Short(er) supply chains and subjective well-being: Connecting coffee drinkers and coffee farmers in Kayanza, Burundi
Prof Mark Swilling, Programme Co-ordinator: Sustainable Development; School of Public Leadership; Faculty of Economic & Management Sciences, Stellenbosch
Coffee is the second-largest global commodity export after oil, estimated to be consumed regularly by more than 40% of the world’s population. Small-scale farming households grow the majority of coffee, which is grown almost exclusively in the coffee belt, the geo-climatic region between the Tropic of Cancer and the Tropic of Capricorn, an area consisting largely of Global South nations. Typically, coffee exports are arranged into long supply (value) chains with very low levels of value addition available to producers at the beginning of the value chain. This is changing rapidly, however, as more direct tradevalue chains are being configured because of the increased demand for better-quality coffee (speciality coffee) and the improved sustainability of the social and environmental aspects of production. In Burundi, coffee production accounts for over 70% of total export revenue. As one of the poorest nations in the world, Burundi is profoundly shaped by post-war recovery efforts in a macro-economic landscape of virtually no industrialisation and coffee production is thus an indispensable component of development.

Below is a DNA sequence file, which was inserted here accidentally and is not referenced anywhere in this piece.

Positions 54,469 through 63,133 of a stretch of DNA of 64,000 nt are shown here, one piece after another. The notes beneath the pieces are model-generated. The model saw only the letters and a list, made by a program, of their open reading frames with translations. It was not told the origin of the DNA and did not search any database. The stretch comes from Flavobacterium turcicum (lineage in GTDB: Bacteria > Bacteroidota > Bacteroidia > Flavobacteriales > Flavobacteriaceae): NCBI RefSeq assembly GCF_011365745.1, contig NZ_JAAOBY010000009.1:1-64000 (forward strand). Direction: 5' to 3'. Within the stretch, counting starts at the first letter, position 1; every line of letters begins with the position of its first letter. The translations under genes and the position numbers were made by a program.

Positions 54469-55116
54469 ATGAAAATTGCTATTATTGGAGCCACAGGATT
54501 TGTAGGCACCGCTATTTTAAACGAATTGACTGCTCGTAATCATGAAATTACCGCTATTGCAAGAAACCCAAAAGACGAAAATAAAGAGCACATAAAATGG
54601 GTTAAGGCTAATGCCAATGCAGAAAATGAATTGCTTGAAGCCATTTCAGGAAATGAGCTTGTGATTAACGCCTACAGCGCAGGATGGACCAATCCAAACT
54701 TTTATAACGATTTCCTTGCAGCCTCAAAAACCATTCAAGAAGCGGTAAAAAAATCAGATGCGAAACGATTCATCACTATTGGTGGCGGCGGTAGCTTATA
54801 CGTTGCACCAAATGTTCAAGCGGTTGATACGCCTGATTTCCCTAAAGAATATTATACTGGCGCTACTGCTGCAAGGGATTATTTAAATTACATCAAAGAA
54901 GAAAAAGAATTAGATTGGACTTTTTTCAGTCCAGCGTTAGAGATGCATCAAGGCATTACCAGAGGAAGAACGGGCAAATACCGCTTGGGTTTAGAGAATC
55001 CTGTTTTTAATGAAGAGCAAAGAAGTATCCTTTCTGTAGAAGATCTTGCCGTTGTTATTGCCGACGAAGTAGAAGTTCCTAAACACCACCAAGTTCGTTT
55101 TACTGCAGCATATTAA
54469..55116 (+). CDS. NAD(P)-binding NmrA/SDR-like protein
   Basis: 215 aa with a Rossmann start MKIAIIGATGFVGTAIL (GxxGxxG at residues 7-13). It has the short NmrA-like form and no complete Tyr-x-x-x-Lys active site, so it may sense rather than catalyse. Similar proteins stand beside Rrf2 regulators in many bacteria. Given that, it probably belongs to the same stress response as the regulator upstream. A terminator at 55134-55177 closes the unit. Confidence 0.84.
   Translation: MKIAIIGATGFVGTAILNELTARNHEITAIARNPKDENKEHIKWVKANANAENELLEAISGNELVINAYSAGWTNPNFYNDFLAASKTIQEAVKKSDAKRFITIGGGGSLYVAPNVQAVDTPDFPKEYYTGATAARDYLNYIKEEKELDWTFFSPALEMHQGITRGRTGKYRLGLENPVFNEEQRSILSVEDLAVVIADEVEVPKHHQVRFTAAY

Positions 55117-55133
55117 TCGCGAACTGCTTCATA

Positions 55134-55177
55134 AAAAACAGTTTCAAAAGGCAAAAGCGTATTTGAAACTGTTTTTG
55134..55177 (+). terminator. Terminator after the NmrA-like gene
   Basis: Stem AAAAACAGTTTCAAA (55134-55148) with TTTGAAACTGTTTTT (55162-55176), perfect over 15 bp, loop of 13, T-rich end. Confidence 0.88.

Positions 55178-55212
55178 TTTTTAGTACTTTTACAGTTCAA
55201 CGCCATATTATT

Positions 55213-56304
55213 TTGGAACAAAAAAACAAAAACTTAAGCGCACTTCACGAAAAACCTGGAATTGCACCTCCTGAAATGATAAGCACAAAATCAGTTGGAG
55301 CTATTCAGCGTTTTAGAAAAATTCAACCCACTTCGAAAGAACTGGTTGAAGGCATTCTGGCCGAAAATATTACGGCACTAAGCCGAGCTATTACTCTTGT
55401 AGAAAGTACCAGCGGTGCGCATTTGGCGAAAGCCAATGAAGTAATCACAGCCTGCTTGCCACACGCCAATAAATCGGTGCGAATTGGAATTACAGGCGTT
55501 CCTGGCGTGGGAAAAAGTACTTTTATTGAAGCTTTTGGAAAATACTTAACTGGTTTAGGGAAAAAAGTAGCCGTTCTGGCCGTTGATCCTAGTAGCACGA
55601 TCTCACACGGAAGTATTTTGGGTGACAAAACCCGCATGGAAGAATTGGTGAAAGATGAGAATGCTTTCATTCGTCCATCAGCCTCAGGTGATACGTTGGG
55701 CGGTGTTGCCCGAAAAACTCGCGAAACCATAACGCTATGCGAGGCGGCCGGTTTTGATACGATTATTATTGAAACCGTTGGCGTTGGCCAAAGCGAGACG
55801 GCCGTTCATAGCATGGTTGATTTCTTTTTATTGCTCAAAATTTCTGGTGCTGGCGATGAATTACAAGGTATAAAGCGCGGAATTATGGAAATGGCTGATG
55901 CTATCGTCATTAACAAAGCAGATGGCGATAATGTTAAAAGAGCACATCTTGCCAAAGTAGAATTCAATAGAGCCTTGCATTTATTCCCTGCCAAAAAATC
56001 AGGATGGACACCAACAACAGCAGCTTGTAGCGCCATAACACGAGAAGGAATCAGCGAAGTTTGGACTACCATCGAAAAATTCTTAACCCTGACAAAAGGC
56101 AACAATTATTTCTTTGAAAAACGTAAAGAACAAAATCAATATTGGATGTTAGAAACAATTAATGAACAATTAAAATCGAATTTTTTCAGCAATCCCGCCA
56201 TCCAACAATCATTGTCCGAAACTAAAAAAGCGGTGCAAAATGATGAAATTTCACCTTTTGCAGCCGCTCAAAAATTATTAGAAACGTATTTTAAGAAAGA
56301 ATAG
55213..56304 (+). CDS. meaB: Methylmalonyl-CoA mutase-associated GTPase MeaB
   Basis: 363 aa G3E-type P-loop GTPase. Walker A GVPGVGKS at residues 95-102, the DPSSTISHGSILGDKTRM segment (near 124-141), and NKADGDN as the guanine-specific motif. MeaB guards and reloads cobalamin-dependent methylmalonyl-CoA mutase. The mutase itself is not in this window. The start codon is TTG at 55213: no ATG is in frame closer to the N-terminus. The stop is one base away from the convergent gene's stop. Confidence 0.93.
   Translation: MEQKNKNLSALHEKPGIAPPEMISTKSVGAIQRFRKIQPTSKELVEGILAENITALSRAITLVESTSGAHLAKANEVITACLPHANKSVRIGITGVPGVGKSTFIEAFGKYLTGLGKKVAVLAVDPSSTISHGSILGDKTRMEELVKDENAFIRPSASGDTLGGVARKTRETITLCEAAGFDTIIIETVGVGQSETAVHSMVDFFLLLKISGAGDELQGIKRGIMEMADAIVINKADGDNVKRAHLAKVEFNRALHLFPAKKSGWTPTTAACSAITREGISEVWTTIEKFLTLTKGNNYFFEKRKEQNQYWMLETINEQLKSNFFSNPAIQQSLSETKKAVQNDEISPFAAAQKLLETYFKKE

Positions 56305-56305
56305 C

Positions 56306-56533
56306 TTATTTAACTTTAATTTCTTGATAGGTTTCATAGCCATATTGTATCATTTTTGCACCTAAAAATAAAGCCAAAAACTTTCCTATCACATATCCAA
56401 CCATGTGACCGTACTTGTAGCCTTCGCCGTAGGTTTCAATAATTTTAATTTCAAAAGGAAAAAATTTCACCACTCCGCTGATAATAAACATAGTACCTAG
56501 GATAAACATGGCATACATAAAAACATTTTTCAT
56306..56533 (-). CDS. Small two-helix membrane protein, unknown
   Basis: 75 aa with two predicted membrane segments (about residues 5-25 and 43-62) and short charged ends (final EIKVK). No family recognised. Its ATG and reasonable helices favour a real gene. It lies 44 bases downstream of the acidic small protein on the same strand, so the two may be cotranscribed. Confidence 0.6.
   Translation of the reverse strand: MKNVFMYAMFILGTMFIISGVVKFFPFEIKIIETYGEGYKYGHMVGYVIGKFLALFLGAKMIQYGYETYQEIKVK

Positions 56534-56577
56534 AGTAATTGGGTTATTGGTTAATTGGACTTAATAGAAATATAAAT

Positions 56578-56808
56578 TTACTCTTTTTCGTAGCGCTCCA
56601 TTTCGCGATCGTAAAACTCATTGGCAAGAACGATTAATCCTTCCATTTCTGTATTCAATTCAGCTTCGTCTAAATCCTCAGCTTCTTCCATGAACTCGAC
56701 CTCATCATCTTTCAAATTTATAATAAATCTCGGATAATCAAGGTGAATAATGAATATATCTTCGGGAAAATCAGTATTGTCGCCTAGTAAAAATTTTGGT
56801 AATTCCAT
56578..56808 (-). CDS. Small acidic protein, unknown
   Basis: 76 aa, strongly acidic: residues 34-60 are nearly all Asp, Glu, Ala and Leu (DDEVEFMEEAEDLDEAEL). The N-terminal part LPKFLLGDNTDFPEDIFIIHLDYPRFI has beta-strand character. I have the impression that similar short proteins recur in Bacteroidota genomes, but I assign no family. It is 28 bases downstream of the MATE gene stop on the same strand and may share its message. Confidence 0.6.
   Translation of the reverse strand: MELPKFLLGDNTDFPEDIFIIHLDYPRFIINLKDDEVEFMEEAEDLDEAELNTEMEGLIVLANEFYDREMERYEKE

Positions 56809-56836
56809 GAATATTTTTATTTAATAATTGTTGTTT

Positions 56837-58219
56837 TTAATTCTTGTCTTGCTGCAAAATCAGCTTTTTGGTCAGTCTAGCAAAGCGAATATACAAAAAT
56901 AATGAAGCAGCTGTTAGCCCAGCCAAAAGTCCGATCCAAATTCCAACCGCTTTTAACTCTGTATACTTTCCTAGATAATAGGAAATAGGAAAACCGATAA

The aims of this research wrap themselves around two thematic poles of exploration: Is it possible to shorten the coffee supply chain in Burundi? And what is the relationship between these processes and the subjective well-being of producers at household level?
BA English, Film & Media Production (Radio Specialisation), UCT (2007)
BA Hons in African Studies, UCT (2008); MPhil Sustainable Development, SU (2013)
Faculty of Economics & Management Sciences; School of
Public Leadership, SU (2013)
transdiciplinary, sustainability, analysis, modelling & assessment HUB.
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